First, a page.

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Artificial Sweeteners

Fujiya & Miyagi

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Album Review

After an impressive string of albums that were built for the dancefloor and had an inescapable charm, it might seem like the time was right for Fujiya & Miyagi to stumble. They don't even break their stride a little on their fourth record, 2014's Artificial Sweeteners, and it delivers all the light-hearted, rubber-limbed fun of previous efforts, while mostly abandoning the slightly melancholy feel that bubbled under the surface sheen of previous record Ventriloquizzing. Stripped back down to a trio, Artificial Sweeteners has a punchy, streamlined sound that is layered with blipping vintage synths, warm washes of colorful sound, acrobatic basslines and steadily pulsing machine driven rhythms. While Ventriloquizzing may have been the band's most musically accomplished album, this brings them back to the way they sound best. It also has quite a few songs that bring to mind their most well-loved song, "Knickerbocker," especially the witty and ultra-catchy "Acid to My Alkaline" which shows off David Best's whispered, arch vocals and his penchant for cute rhymes and wordplay. Elsewhere the band gets pleasantly disco-fied on "Little Stabs at Happiness," rock out in understated, guitar-heavy fashion on "Daggers," drop a frisky acid house-inspired instrumental ("Tetrahydrofolic Acid"), and generally sound like they are firing on all cylinders throughout. There's a sense of peaceful joy that flows through every song, a calmness that centers the songs even when they are compelling listeners to get out on the dancefloor. It makes for a well-rounded listening experience and proves that after 15 years together as a band, Fujiya & Miyagi have a complete grasp on what they want to do. Artificial Sweeteners may not be their most instantly impressive album, 2008's Lightbulbs still has that honor, but it does sound great on first listen and continues to sink in deeper with each subsequent spin.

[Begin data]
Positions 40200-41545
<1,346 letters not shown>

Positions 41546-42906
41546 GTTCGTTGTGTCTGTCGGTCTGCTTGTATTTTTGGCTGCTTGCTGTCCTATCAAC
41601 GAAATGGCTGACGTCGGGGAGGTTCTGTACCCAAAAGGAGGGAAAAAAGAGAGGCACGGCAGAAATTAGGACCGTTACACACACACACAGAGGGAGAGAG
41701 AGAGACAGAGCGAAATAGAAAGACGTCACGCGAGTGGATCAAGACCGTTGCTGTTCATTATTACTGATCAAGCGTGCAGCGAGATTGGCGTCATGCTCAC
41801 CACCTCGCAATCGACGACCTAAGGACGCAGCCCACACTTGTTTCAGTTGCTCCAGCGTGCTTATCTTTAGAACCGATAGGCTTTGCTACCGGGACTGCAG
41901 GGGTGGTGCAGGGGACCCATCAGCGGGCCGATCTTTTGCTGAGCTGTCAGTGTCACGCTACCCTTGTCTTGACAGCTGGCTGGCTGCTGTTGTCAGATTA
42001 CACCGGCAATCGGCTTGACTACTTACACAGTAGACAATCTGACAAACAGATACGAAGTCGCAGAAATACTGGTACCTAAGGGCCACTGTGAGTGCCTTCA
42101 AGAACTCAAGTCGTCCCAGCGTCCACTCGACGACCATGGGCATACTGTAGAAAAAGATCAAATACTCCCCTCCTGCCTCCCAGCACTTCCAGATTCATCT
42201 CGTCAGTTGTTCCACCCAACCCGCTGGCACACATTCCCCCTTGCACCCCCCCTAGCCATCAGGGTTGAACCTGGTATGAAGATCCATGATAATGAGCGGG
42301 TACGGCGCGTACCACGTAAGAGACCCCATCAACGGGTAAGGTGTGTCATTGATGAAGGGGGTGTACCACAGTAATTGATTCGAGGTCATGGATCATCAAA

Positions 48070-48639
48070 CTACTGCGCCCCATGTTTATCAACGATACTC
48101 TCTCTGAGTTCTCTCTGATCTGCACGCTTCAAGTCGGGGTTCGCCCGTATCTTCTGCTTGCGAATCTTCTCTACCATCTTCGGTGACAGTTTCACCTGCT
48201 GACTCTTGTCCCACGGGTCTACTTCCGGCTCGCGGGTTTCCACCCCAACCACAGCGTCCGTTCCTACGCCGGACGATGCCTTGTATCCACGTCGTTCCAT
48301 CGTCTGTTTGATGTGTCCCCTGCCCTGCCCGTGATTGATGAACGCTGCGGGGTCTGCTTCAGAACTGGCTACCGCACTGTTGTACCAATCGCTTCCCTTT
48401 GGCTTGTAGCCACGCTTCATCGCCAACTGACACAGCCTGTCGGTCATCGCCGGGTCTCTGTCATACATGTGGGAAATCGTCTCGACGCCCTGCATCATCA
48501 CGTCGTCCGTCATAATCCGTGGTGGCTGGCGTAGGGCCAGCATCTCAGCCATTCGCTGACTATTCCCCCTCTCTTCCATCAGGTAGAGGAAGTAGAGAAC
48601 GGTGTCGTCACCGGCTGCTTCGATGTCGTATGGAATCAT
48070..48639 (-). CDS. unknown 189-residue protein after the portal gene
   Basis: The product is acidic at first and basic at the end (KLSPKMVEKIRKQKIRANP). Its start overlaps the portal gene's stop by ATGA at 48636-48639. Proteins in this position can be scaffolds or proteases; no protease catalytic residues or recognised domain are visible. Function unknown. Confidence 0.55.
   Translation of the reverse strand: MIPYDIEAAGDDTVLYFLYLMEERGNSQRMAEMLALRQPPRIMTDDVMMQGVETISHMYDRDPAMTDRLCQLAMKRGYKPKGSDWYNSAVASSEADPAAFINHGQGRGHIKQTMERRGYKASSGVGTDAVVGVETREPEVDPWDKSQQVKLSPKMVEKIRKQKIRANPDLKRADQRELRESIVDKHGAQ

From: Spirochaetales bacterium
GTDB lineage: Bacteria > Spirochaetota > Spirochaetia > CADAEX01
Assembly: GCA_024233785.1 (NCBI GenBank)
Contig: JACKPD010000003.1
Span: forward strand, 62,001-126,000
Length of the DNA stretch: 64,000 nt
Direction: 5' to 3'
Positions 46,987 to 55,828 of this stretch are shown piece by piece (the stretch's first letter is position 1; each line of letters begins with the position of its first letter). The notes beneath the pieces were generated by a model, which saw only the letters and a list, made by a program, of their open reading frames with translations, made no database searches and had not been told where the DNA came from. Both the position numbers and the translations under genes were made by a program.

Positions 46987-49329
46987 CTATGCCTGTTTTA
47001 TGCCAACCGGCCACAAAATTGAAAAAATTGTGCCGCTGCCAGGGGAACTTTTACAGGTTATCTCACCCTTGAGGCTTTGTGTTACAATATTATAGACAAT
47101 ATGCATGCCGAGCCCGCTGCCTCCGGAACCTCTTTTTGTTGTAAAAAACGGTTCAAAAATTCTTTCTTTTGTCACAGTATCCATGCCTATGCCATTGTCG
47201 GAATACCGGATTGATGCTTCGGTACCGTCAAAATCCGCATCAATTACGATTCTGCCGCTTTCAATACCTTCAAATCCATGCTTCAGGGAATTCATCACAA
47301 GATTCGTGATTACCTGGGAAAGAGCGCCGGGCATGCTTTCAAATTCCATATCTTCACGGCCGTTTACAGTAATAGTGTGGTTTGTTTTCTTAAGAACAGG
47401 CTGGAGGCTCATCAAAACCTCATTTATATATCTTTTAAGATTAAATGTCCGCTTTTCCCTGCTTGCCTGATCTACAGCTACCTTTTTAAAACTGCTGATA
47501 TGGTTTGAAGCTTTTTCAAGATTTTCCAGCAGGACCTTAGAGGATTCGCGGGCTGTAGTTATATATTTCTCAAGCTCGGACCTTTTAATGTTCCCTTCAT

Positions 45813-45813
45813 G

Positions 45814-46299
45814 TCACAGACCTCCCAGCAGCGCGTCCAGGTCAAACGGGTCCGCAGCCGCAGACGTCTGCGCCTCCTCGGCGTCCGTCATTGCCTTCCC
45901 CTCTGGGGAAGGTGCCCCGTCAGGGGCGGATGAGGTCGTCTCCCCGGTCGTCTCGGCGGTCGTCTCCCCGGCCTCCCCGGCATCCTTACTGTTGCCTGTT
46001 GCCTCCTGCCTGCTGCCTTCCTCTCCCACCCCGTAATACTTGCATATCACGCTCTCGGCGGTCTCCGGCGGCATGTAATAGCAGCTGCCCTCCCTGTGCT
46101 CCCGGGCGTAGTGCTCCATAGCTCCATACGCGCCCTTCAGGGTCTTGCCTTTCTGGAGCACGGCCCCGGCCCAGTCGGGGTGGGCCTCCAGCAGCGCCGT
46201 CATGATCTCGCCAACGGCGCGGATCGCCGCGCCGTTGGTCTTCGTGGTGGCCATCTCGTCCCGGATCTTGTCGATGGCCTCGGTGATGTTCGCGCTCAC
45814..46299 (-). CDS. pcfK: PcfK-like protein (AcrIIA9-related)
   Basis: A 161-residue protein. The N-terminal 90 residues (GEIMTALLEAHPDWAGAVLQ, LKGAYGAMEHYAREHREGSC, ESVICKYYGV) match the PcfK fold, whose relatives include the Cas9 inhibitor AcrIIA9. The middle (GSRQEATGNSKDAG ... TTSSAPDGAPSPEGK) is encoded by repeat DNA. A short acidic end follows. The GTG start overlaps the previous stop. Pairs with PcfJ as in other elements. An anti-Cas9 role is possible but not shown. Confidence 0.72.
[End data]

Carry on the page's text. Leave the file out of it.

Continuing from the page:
Customer Reviews

Not their best, but still excellent

It's a little disappointing that F&M went back to using fake drums after a couple of albums with a flesh-and-blood drummer. This is maybe my least favorite album by them, but don't think that means I don't like it. Perhaps it tips a little too much into the electronic? Still, I do like this record, and it's better than 99.9% of what's out there.

Biography

Formed: 1999 in Brighton, England

Genre: Alternative

Years Active: '00s, '10s

Despite the name, Fujiya & Miyagi are neither Japanese nor a duo. The electronic trio of singer and guitarist David Best, synth player Steve Lewis, and bassist Matt Hainsby are deeply indebted both to vintage '70s Krautrock and the '90s bands that were themselves influenced by the likes of Neu! and Kraftwerk, from Stereolab and Broadcast to Aphex Twin and the Orb. The group started in the coastal city of Brighton, England in 1999, when Best and Lewis first met in a pickup football game. Taking...
Full Bio
Artificial Sweeteners, Fujiya & Miyagi
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